In this interview with MBAKAAN KWEN, the chief executive officer of Broot Consulting, Dr Olukunle Iyanda, explains that for Nigeria to revive her economy, it must reform the investment climate among others.
How would you describe the Nigerian business environment?
The Nigerian business environment is exciting and full of opportunities. The various challenges notwithstanding, I believe the country has made tremendous progress in the last 20 years. Doing business in Nigeria required a strong will, and it is only those who are dedicated, determined and disciplined that take the advantage that the Nigerian economy offers.
The Nigerian market offers one of the best returns on investment in the world. However, that in itself alone is not sufficient to attract massive investment into the country; we can optimise our potential through radical transformation of the economy by raising and sustaining the tempo in diversifying our mono economic outlook in which 80 per cent of our export earning comes from crude oil.
To realise the vision of a highly diversified economy, we must reform our investment climate and do away with old trade policies.
Nigeria has all it takes to be among the first 10 largest economies in the world, but we have to get our ass together by dealing with corruption aggressively, and the best way to deal with corruption is through a robust financial system and effective tax regime.
If the two are in place and we have a healthy identity system, then it becomes easier to track ill-gotten wealth. Genuine businesses are at the mercy or crony capitalism. We are in a nation that seldom rewards what-you-know, but who-you-know, and all these are what is making our economy to drag.
What do you think are the major factors responsible for business failure in Nigeria?
There are different reasons why business fails globally, and Nigeria is not an exception. Some reports showed that 80 per cent of startups fail in the first two years of commencing the operation.
The reason for this is not far-fetched. The cost of doing business in Nigeria is very high. In the World ,Bank report on the ease of doing business, Nigeria moved up by 24 steps, from 170th position in 2016 to 146 in 2017. Though this appears to be cheering news, we still have a long way to go. Starting a business in Nigeria can be very tricky and challenging, and the reason for failure can be external or internal.
The external factors are the usual song of lack of government support, weak regulatory framework, endemic corruption, lack of infrastructure, insecurity, lack of skilled workforce and poor standard of education. Having said this, there is nothing that kills business faster than internal weaknesses such as poor governance structure; proper model for governing the company is not set up. Therefore, there is gross abuse of business by the founders and family, and this explains the reason why many indigenous enterprises do not transcend the first generation.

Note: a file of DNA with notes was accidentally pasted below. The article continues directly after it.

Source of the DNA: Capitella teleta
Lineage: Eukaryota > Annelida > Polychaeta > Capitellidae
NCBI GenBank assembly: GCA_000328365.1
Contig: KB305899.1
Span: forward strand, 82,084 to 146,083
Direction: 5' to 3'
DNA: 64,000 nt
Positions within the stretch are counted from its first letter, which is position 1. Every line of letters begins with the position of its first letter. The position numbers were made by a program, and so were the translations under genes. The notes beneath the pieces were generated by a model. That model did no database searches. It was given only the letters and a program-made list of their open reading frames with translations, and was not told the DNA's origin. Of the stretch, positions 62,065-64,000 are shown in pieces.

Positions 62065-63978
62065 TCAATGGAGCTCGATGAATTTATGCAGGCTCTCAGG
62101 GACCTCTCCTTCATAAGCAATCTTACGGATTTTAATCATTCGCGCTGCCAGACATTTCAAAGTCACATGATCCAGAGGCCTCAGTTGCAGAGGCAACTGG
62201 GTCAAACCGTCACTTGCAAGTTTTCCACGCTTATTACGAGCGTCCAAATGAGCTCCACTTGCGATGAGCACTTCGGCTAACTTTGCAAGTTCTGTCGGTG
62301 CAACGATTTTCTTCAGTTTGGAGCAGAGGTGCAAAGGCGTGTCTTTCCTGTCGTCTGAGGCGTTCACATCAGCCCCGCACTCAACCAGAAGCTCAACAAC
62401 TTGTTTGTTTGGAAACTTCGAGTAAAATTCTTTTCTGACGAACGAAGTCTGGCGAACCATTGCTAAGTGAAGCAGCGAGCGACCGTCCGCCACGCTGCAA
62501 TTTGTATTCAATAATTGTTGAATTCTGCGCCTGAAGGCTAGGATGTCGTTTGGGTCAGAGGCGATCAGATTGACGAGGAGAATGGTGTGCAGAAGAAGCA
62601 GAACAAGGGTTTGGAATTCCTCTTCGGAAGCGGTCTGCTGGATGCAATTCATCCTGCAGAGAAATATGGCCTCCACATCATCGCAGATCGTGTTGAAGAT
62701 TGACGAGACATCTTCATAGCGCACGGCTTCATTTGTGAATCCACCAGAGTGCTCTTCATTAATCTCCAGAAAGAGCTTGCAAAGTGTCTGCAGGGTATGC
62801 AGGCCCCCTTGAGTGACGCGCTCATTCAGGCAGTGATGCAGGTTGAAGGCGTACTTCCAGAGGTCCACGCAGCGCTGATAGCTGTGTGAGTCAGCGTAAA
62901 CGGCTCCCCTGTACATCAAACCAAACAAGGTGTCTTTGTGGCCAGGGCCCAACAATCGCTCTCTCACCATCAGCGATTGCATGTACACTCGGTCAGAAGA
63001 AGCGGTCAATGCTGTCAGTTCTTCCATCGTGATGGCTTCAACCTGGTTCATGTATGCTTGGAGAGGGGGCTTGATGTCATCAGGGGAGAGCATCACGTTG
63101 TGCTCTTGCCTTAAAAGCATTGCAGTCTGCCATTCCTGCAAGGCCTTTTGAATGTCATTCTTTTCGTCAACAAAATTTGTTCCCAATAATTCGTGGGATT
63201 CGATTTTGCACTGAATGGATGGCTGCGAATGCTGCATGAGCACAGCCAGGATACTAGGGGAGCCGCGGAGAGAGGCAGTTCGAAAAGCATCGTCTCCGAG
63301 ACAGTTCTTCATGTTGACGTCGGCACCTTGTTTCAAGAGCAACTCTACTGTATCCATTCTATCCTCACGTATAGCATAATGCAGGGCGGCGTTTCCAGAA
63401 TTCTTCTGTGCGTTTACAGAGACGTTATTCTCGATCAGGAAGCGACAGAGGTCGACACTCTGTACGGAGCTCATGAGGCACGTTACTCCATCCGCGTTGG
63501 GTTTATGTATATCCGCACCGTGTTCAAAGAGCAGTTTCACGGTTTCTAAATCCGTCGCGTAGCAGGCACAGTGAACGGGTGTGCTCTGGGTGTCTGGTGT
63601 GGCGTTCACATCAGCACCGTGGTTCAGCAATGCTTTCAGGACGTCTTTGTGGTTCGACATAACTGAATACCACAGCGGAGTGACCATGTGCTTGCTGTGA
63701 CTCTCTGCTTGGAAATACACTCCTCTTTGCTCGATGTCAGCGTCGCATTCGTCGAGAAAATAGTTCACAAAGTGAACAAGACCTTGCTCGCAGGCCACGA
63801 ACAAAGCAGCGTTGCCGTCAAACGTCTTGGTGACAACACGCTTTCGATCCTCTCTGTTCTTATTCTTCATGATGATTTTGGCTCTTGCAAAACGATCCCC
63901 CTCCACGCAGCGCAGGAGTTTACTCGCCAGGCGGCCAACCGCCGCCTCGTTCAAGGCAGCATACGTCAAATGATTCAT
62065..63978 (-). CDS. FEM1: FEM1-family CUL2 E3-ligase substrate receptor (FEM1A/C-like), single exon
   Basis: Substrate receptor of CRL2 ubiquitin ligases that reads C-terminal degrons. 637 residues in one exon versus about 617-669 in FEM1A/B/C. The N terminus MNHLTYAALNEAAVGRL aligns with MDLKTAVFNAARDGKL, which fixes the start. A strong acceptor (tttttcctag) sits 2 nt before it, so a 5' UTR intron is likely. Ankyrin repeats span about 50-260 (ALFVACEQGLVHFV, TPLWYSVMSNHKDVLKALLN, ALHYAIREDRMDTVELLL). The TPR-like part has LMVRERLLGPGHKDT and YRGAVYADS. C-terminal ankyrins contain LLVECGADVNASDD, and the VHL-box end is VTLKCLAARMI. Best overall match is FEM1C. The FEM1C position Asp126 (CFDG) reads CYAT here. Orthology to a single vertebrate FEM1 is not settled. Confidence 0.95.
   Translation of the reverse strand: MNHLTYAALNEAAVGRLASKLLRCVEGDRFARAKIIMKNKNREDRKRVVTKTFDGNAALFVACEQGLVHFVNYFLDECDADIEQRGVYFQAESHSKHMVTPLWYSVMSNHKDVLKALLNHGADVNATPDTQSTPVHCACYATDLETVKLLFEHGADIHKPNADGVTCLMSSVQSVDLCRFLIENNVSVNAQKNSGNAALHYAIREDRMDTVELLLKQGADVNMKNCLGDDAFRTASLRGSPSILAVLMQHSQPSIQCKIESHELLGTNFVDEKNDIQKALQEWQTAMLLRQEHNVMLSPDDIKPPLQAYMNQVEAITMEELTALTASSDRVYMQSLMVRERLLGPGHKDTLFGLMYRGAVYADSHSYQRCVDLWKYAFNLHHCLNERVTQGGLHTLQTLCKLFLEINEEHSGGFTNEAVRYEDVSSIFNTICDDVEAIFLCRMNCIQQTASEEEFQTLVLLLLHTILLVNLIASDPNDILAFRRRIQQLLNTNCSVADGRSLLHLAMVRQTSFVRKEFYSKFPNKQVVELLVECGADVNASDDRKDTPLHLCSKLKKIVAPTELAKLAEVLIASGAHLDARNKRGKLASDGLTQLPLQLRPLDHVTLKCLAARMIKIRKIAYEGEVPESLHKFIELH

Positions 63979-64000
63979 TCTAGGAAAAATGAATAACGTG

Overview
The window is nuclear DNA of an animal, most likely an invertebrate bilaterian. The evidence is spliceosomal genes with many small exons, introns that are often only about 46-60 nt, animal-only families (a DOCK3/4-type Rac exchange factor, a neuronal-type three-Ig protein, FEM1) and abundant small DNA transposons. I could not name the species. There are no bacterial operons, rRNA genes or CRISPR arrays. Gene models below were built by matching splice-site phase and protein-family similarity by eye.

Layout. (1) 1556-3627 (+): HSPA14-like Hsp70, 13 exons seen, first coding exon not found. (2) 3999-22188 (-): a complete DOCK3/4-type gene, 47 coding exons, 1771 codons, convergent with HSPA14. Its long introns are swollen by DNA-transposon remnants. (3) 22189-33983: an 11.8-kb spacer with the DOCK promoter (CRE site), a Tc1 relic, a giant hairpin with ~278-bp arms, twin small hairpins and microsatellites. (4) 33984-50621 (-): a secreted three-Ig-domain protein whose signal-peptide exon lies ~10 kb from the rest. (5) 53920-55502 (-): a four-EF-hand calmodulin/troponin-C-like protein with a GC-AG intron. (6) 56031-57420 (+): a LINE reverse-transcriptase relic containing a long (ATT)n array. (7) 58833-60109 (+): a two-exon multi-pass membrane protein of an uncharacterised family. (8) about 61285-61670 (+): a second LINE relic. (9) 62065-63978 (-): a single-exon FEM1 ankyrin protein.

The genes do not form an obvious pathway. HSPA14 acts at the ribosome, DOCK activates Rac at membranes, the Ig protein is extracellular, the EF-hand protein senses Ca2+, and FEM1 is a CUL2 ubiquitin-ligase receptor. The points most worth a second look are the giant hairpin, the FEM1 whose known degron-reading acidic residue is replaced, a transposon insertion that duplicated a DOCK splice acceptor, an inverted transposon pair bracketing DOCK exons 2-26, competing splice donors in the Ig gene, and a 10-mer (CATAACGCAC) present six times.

Poor strategy execution is another one. Everyone can dream and come up with a plan but fail to execute the strategy properly is the bane of many businesses. When the strategic alignment failed, the company would fail.
Many startups have complained of a lack of capital for business, what is the best way to go about this?
Inability to access capital is a significant reason why most well intended and good businesses fail. Capital raising is one of the most challenging tasks for startups, many companies have faded off at the ideation stage because of lack of proper funding to finance the business ideas.
I believe there has to be a complete paradigm shift in sourcing for capital. Access to funding becomes easier when the individual can build a solid business case and present it convincingly.
Why is corporate governance important in running an organisation?
Sound corporate governance culture is the best way to prevent corporate failures before it occurs. It’s a self-policing mechanism that helps the board to steer the company in a direction that it achieves its business purpose. A proper application of corporate governance principles ensures that shareholders are adequately recognised and empowered, otherwise unhappy shareholders are a bad omen for business.
Do you think Nigeria should sign the continental trade agreement, AFCFTA?
Africa will achieve economic prosperity when it learns to trade with itself. The current Assembly of African Heads of States is moving in the right direction with AFCTA. The essence of AFTCA is to bring about the economic transformation that will ensure an integrated, prosperous and peaceful Africa. I firmly believe that signing this agreement will do more goods than harm because Nigerians are very smart and very industrious and we are never afraid of challenges, and I think the competition will bring the best out of us.
How can Nigeria fortify the IT space from the menace of cybercrime?
The cybercrime menace has damaged the reputation of Nigeria negatively over the years, and the majority of those engaged in these activities are the numerous unemployed youth that we have in the country who feel there are no other means of survival. The government needs to invest more in the youth of the country, provide structures necessary for them to thrive legitimately.
Meanwhile, for some perpetrating this criminal act, it is a matter of will and greed. Therefore, proper enforcement agencies should be established with the necessary technical expertise to tackle the menace.
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